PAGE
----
We’ve been away for several weeks, since the Chagim got in the way of Shabbat shiurim; I find it fitting that the chapter we’re up to starts with a discussion of Mashiach, but a Mashiach that will seem, even still today, unbelievably utopian. As we’ve said before, the first step to reaching those times is allowing our imaginations to stretch enough to believe we can.
Verses 1-4: A Messiah for All the Nations
The end of verse 1 stresses that Mashiach will export justice to other nations. Rashi and Radak differ slightly on exactly how the verses describe this, so let’s take each separately. Rashi reads verse 2, that Mashiach will not shout, to mean he will have no need to admonish other nations, since they will voluntarily come to learn from him. What they will learn, as shown in verse 3, is to govern in such a way that the weak will not suffer, for the king will no longer steal from them or oppress them. They will listen to Mashiach, running their countries on justice and proper treatment of all.
Radak differs on a couple of details. First, he thinks Mashiach will bring peace among the other nations—they will not only come to learn from him, they will (of their own free will) take his advice on how to adjudicate their disputes. And he will develop strategies so effective that they will produce results without even the weakest feeling the pressure of his rule.
Sometimes forget to dream big enough. Some of us may have lost sight of Mashiach altogether, but even those who still think of Mashiach, in my experience, might limit him to restoring a Jewish commonwealth, with a rebuilt Beit HaMikdash, a renewed Sanhedrin, and a government that follows Jewish law. Yeshayahu is telling us that’s not all of it, that Mashiach is a redeemer for the whole world, not just us.
The next thirteen verses seem to me the path to that Mashiach’s arrival. A first step is remembering Hashem in His fullest power, which the prophet says will become known when Hashem brings the Jews back from exile.
Rashi on Verses 5-9: Bringing the Blind to See
Rashi reads these five verses as Hashem declaring His interest in rejuvenating people’s spirit. As part of that, He has called Yeshayahu, whom He formed for this purpose (Hashem tells Yirmiyahu, too, that he was made for his purpose in life), to make a covenant, to be an אור גויים, a light unto the nations.
We often hear that last phrase quoted in the sense that Jews should set a moral example for others. We will see Radak say something along those lines, but Rashi thinks this is, first, directed at Yeshayahu, not the Jews as a whole. Building off the halachic fact that each tribe is, for some purposes, considered a separate nation, Rashi reads the whole “light unto the nations” as an internal national goal, not an external one.
Rashi sees Yeshayahu providing the light of memory of Hashem’s capabilities; the Exodus from Egypt should convince us that all the promises for future redemptions can come true as well. Until that happens, Yeshayahu says, we are like the blind, the imprisoned, those who sit in darkness—unaware of what’s available to us if we only work towards it.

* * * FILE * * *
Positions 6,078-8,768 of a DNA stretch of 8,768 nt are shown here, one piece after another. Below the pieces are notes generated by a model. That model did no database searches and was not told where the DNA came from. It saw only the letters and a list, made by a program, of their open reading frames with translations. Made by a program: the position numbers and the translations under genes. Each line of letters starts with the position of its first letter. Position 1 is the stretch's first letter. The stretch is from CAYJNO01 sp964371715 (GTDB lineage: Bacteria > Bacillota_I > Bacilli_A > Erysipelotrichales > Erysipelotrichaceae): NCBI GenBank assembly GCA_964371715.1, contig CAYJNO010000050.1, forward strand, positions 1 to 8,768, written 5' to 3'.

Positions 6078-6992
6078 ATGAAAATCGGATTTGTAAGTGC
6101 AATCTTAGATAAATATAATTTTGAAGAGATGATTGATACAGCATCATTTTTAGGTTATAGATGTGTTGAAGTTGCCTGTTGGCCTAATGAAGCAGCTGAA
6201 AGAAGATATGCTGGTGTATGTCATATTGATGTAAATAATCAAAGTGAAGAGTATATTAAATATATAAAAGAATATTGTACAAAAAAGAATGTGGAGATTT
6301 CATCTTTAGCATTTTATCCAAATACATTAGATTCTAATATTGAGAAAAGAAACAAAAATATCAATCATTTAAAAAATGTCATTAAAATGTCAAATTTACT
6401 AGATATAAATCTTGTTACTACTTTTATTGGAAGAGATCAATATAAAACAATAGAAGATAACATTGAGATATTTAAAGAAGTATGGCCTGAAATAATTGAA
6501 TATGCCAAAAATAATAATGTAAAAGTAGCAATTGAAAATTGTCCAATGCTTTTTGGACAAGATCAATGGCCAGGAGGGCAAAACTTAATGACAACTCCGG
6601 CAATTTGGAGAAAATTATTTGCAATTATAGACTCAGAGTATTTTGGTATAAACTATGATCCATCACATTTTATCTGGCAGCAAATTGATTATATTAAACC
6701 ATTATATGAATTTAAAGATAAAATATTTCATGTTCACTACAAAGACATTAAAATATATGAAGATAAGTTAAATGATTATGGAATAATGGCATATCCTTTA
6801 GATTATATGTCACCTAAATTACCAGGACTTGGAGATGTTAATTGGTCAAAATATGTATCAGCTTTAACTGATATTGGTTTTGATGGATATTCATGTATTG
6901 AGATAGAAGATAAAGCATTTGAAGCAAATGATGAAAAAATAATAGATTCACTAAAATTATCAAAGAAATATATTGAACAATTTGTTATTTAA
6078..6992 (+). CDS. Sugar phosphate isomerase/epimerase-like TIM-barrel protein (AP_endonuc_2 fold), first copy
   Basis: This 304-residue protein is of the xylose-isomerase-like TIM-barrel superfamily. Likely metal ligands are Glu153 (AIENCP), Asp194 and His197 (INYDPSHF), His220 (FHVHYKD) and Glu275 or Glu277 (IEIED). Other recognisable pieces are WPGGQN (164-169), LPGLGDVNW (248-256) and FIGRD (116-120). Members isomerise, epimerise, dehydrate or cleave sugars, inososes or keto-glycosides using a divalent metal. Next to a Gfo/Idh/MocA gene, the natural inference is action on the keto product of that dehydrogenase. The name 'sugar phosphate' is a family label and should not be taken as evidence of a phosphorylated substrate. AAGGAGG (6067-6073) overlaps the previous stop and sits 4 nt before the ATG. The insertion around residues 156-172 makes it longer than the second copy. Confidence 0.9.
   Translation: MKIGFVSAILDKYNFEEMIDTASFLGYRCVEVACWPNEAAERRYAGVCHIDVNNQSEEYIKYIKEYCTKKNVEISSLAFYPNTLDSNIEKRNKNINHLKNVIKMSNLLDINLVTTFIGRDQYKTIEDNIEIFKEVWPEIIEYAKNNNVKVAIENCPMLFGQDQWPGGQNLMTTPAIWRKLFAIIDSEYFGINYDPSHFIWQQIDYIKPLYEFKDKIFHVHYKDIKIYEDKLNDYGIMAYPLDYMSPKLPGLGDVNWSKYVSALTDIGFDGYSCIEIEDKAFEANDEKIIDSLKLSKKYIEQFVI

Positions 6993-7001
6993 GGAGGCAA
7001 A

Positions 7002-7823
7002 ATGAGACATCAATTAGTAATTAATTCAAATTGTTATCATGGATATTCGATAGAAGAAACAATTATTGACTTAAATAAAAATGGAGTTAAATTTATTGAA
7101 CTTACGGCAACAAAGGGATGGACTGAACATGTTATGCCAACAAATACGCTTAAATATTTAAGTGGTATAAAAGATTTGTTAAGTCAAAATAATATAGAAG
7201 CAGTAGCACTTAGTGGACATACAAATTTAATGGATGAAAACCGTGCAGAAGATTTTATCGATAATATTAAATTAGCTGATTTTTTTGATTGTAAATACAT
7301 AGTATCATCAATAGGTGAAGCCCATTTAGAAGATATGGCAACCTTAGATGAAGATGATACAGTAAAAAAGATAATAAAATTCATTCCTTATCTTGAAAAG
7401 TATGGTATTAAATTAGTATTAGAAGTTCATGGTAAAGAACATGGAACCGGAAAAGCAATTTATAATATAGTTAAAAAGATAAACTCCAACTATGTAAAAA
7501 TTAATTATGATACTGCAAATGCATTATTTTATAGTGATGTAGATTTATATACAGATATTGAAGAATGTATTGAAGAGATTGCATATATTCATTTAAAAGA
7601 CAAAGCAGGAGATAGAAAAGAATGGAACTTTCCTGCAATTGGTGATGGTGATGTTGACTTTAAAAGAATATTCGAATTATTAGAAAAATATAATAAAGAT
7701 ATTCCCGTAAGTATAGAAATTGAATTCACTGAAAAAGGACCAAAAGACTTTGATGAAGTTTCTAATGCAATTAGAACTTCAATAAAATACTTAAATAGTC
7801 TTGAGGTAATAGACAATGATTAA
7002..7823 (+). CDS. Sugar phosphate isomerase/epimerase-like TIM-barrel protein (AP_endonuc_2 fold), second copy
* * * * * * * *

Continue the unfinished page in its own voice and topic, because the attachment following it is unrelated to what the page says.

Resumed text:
Radak: Hashem as Master of the Universe, Master of History
In verse 5, Hashem calls Himself האל ה’; Radak reads that combined Name of Hashem as a reminder of creation from nothingness, with a purpose. For Radak, that is a recurring theme in Yeshayah, since some were claiming the opposite, that the world is eternal and/or arose by chance. Yeshayahu’s job, per these verses, was to remind people of Hashem’s power, Hashem’s having destroyed Sancheriv (as the people of Yeshayahu’s generation had seen themselves), and to use that as assurance that Hashem would redeem the Jews in the future.
Whether or not there were such people in Yeshayahu’s time, there clearly were in Radak’s time (from the times of the Greeks, in fact). Radak reminds us that the denial of a purpose to the world, a Creator Who defines that purpose, and a special role for the Jews as the representatives of that worldview, is not new to any generation. It is old, and constantly part of what we are combatting in our efforts to bring the world to the bounty that awaits once we all get there.
His explanation of what being a “light unto the nations” follows that view. Radak says the “light” is the light of Torah. So while he does accept the common reading that the verse is calling on Jews to act in such a way that non-Jews learn from us, it is not only in ordinary morality, but in all the truths the Torah asserts that others deny.
For Radak, Hashem is asserting His power, and calling Yeshayahu to bring all the nations to recognition of their Creator, to know that Hashem can and will take the Jews out of exile and return them to their Land. And to live lives that accept those truths for what they are.
Just Because You Use a Word…
When Hashem declares Himself in verse 8, and says He will not give His honor to others, Radak notes that other gods use the name Elohim, which can lead to some confusion about who God is. Hashem is going to put a stop to that, by taking the Jews out of exile.